Not far from Provo, French Cay offers scuba divers some very healthy reefs. Due to getting maximum sunlight, the reefs are nutrient-rich and provide a suitable environment for growth. This also means lots of fish! You can even spot some bigger marine life like manta or eagle rays, various sharks and from January to March you can sometimes spot some humpback whales. If you are lucky, you'll even see some hammerhead sharks!

 

 

 

Back to Menu

Best dive sites in TURKS and CAICOS 

Amphitheatre - This large bowl with three slopes really makes you feel like you have arrived at an underwater amphitheater ready to see the play of colorful marine life. The dive site is located in the Landfill National Park in Grand Truk. Before you arrive at the amphitheater part, you'll follow an incredible wall covered with black coral. Schools of jacks, stingrays, nurse sharks, triggerfish, and blue parrotfish are among many fish you can spot there. Behind the drop-off, you might even see some whales, mantas, or dolphins!

McDonald's - Another amazing dive site located at Grand Truk is the McDonald's. Many scuba divers have said it's their favorite site due to its gorgeous arches. Between the bright coral and sponges, you can spot groupers, sharks, moray eels, parrotfish, cleaner shrimp, and eagle rays. Because fishing here is prohibited, marine life has really flourished and make the dives very enjoyable. 

Thunderdome - A metal dome structure that was originally built for a French game show, has now become the highlights of this dive site. Even though the dome has collapsed, it is still very interesting to see. The dome is now covered with Christmas three worms, clams, blennies and surrounded by other small colorful fish. You can also spot some lobsters, snappers, and grunts. It's a great site for some underwater photography.

Magic Mushroom - The name for this site comes from its rock formation shaped like a huge mushroom. The wall is supported by sand chutes and covered with black coral, soft coral, and sponges. Divers can even find a whole black coral tree at the site. Much colorful Caribbean fish, lobsters, crabs, sharks, and rays can be spotted at Magic Mushroom. 

Double D - Two large pinnacles rising from the ocean were an inspiration to this dive site's name. Located at the French Cay, it is a great place to see many large pelagics. Multiple sharks, dolphins, spadefish or scorpionfish come around the pinnacles. The main reason why many divers love this site is that it offers so many different ways to dive it. You can dive the sandy area where the stingrays like to hang around, choose to explore the reefs or see deep drop-offs to the endless bottom. Also, during the winter season, you might hear the sounds of migrating humpback whales passing by.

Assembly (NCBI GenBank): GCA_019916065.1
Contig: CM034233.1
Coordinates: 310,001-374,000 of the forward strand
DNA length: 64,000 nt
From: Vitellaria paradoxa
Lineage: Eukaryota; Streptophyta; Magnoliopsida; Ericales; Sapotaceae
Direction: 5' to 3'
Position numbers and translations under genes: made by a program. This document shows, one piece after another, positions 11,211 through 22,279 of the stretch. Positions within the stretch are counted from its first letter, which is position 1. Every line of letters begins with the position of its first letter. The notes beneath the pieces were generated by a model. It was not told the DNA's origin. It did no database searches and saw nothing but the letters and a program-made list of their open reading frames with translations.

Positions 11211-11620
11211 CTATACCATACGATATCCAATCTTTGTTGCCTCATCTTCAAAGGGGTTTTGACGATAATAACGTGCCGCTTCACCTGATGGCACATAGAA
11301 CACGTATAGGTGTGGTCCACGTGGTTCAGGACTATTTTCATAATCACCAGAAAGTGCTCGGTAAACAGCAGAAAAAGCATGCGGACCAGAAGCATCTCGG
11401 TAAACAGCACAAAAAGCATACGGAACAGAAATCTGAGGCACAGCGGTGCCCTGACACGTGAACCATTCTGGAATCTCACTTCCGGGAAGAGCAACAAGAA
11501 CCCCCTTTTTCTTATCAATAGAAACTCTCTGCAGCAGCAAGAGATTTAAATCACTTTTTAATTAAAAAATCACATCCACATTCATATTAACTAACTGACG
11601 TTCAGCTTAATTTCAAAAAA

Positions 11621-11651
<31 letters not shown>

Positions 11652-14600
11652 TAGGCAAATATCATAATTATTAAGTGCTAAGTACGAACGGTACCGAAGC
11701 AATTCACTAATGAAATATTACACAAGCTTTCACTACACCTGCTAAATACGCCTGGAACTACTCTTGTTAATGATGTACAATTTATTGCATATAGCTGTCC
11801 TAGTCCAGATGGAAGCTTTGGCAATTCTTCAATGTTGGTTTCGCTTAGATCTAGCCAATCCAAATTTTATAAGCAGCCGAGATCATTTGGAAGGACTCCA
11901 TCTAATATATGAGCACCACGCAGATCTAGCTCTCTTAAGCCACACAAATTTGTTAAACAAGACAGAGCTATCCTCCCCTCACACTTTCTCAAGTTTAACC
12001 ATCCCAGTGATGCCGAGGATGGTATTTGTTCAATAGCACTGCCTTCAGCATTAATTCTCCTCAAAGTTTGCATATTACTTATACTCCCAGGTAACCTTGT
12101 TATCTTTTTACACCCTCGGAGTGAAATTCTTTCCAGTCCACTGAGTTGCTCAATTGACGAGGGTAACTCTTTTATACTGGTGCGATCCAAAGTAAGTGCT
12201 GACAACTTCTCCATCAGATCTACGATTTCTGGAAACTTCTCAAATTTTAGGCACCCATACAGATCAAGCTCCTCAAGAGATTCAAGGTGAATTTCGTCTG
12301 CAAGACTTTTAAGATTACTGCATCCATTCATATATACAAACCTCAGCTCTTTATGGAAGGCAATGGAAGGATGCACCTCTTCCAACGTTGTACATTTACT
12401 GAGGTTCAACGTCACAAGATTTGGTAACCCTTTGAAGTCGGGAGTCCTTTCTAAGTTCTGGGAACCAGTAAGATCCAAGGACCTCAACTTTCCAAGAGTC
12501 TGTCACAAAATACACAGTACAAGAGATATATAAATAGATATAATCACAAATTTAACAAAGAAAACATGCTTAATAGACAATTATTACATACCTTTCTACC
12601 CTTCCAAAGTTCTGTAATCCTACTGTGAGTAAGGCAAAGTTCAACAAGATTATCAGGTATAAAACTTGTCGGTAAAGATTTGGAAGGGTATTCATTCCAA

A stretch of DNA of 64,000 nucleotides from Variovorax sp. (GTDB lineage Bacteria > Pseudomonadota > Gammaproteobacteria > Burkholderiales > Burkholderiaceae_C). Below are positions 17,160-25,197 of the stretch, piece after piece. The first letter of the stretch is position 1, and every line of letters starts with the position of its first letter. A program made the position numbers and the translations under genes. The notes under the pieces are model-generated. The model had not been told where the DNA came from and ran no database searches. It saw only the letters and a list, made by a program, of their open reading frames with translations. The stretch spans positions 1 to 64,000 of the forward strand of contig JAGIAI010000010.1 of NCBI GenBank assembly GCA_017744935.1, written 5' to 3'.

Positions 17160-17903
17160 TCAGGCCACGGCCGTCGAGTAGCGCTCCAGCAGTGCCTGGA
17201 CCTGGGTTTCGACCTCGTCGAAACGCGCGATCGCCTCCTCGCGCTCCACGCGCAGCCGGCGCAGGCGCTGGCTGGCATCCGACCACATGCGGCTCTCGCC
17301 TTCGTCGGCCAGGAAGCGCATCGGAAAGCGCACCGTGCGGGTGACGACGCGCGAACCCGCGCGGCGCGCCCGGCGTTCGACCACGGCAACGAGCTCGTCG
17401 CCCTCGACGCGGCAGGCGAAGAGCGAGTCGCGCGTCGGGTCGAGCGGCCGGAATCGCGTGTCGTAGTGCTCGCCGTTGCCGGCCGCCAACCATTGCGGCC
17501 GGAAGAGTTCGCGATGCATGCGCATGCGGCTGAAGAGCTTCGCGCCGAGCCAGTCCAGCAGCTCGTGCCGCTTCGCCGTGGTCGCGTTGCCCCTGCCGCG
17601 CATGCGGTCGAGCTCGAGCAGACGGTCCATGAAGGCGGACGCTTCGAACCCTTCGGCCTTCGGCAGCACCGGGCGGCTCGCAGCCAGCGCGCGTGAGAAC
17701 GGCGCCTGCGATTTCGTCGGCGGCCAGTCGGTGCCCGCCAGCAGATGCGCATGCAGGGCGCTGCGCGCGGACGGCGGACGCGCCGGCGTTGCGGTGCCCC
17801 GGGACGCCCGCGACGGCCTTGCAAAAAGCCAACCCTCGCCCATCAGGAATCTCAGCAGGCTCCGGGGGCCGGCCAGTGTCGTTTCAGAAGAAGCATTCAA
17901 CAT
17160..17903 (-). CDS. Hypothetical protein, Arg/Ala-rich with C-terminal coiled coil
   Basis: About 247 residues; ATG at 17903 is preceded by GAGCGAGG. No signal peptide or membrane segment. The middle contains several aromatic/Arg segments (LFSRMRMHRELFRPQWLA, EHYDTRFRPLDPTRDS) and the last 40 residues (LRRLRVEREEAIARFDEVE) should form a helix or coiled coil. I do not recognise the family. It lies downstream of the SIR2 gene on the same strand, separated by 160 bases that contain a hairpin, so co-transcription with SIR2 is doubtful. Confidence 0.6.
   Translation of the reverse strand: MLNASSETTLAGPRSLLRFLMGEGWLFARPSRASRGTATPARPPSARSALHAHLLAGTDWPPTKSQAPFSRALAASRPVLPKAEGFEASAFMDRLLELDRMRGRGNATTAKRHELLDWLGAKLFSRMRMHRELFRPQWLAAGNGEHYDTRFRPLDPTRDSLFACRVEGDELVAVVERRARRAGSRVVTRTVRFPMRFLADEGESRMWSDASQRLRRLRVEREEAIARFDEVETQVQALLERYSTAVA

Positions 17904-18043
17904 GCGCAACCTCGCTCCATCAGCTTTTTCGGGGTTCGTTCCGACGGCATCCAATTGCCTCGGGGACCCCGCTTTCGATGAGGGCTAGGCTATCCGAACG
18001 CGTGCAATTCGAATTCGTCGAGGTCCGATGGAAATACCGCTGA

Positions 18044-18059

Spanish Anchor - As its name suggests, the site displays the remains of a centuries-old anchor from a Spanish ship. Divers do need to pay attention not to miss it, as bright coral and sponges are covering the anchor so it matches the surrounding reef. This dive site is also great to see some macro life like seahorses or frogfish. From the larger animals, you can often see turtles and reef sharks. 

HMS Endymion - Turks and Caicos diving is mostly known for its great wall dives but can also surprise you with some amazing wreck dives. The HMS Endymion, an 18th-century British warship located in the Salt Cay, is one of the most famous wrecks at the destination. This wreck dive is also suitable for less experienced divers as the depth of the wreck is only 40ft (12m). Through the crystal clear water, you can see it's heavy chains, cannons, and huge anchors. The surrounding area has some arches, ledges, and beautiful coral where colorful Caribbean fish swims. 

 

 

Travel Information 

Book Now Button


How to Get to Turk's & Caicos

Most international flights into the Turks and Caicos arrive at Providenciales International Airport (PLS). You can then take a commuter flight to the other islands.

 

How to Dive Turks & Caicos

While diving in this area is mostly land-based, there are also a few liveaboard departures from the islands such as the Turks and Caicos Explorer II and the Turks and Caicos Aggressor II.

Find out more about the Aggressor Fleet.

 

Best Time to DIVE Turks & Caicos

Diving is available year-round in Turks and Caicos. Topside weather is in the high 80s with an occasional shower between June and October, while November to May is in the lower 80s with no rain. If you wish to see the humpback whales, the season typically starts from late January to March. 

 

Topside & Non-Diving Activities

Visitors can enjoy a wide range of activities including kayaking, bird watching, snorkeling, whale watching, eco-tourism, golf, conch tasting, and cultural and historical exploration. Several islands have unique characteristics and special attractions to explore: